Pop Aye (2017) | BFI London Film Festival 2017

October 6th, 2017
Author: Meredith Taylor

Dir: Kirsten Tan | Drama | Singapore/Thailand | Thaneth Warakulnukroh, Penpak Sirikul, Bong | 104′

Kirsten Tan’s enchanting film debut follows a disillusioned romantic and his elephant across Thailand on a mission to connect with the past. This deceptively simple tale has so much to say, most of it non-verbally, about the ennui of urban life and nostalgia for love, and does so with an understated gracefulness of touch, a distinct visual style and an astringent humour that shows considerable maturity and insight. Clearly she has thought a great deal about her script and subtle characterisations, and it shows.

World-weary Thana (Warakulnukroh) lives a banal existence in plastic Bangkok. Once a well-known architect, his marriage to a shopaholic (Sirikul) is soul-destroying, and his clients now prefer technology to his personal approach. One day he leaves home and just keeps on going, reuniting on the way with his childhood pet Popeye (Bong), a fairground elephant destined for the scrapheap. The two become soulmates in their eventful journey back to Thana’s hometown of Loei, where faded flashbacks reveal how Popeye joined their village life after his mother was shot dead.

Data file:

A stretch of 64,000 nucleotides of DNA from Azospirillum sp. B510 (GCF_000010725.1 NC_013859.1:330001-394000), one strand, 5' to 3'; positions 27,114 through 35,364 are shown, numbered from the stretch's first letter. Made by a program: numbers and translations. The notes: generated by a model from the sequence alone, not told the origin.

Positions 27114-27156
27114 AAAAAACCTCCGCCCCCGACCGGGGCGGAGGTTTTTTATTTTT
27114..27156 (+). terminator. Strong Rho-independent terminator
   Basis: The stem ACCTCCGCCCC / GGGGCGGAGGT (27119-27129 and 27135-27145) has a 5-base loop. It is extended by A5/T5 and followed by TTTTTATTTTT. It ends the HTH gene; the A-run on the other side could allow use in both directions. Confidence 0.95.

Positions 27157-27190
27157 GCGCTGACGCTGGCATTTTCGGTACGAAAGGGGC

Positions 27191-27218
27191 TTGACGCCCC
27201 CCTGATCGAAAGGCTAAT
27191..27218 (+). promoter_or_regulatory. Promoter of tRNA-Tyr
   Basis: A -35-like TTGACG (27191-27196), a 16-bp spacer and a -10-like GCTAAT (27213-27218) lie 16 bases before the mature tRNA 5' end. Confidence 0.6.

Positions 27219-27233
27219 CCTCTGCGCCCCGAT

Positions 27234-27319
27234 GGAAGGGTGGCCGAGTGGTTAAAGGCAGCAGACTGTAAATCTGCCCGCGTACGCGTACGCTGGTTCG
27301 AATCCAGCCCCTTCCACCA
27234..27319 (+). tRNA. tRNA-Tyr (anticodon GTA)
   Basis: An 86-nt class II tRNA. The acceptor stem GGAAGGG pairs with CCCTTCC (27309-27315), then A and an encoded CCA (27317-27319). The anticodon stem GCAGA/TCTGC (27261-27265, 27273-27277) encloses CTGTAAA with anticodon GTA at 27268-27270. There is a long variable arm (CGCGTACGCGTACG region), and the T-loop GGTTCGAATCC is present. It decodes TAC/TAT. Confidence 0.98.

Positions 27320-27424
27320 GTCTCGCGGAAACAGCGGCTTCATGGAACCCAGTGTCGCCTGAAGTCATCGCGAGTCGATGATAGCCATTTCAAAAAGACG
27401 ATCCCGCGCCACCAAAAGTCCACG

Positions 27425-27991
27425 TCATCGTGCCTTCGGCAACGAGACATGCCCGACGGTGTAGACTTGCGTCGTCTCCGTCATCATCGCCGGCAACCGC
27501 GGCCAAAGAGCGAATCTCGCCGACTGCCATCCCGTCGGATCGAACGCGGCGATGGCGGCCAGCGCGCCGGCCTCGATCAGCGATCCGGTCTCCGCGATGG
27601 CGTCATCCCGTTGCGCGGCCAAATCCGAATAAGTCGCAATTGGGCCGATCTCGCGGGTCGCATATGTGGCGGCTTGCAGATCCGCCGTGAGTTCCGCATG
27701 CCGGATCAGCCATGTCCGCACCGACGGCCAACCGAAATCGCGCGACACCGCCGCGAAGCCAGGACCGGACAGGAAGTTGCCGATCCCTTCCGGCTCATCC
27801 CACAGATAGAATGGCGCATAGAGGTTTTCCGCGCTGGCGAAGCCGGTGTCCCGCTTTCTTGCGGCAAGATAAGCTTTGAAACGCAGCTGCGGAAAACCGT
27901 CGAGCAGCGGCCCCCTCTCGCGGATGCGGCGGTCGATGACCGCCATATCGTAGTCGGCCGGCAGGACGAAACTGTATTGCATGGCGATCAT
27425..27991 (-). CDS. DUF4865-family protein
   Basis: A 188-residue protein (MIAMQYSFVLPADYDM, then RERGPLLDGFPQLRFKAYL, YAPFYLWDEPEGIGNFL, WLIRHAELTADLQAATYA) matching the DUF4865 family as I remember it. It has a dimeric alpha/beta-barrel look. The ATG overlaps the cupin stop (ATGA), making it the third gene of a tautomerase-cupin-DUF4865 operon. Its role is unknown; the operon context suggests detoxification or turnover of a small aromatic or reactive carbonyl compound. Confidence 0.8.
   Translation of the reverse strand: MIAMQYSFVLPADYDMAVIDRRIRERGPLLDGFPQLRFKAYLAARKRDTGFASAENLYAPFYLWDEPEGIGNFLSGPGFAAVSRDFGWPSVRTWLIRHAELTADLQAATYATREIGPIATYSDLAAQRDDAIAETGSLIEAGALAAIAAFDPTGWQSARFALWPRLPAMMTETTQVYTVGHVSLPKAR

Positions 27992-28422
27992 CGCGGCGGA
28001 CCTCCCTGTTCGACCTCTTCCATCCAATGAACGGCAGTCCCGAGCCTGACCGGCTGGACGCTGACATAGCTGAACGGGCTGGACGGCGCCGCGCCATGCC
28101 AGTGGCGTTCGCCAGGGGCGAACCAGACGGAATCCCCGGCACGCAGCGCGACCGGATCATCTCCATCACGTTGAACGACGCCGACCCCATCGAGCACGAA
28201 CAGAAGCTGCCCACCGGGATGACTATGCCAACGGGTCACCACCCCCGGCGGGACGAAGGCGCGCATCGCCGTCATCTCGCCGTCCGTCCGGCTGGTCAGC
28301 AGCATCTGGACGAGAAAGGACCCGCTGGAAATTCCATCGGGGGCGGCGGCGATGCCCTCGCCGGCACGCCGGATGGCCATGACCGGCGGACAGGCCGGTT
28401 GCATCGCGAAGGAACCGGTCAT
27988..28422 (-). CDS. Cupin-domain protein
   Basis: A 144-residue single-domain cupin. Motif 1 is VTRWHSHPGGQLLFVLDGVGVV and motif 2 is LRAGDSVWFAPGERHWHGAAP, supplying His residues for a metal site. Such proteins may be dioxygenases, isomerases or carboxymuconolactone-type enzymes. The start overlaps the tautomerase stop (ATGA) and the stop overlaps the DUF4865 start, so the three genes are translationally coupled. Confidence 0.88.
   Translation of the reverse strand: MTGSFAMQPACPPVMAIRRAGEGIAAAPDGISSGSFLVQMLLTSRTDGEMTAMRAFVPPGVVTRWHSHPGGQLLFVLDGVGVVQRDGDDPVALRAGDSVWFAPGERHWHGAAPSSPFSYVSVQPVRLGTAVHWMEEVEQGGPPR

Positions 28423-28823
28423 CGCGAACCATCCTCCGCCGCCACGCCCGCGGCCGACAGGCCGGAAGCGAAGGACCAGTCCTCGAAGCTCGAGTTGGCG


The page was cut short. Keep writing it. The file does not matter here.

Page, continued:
Thana opens his diatribe on the perils of city living, in the first of several encounters with helpful strangers the unlikely couple meet along the way. Another more spiritual interlude involves a Buddhist pauper Dee (Khumdee) who senses his end is nigh and whose final wish is to see his estranged girlfriend, who redeems herself in the final scenes, along with Thana’s long-lost uncle (Pongpab) who has a few surprises up his sleeve. Meanwhile, the police take constant potshots at Popeye: roving elephants are regarded as a ‘threat to the public tidiness’, as they continue their illuminating journey. Chananun Chotrungroj’s clever camerawork draws similarities between the misty landscape and Popeye’s vast hindquarters, uniting beast and countryside in a metaphor for Thailand’s lost rural traditions, in poignant contrast to the brash and alienating march of progress unfurling in Bangkok’s glitzy skyline.

Tan’s characters are as subtle and complex as every one of us, and each brings out a new dimension in her story, revealing bittersweet ironies and universal truths, but always with spry humour. And all the while, Popeye is the sad reminder of the country’s past, seen through his knowing gaze and gentle demeanour. MT


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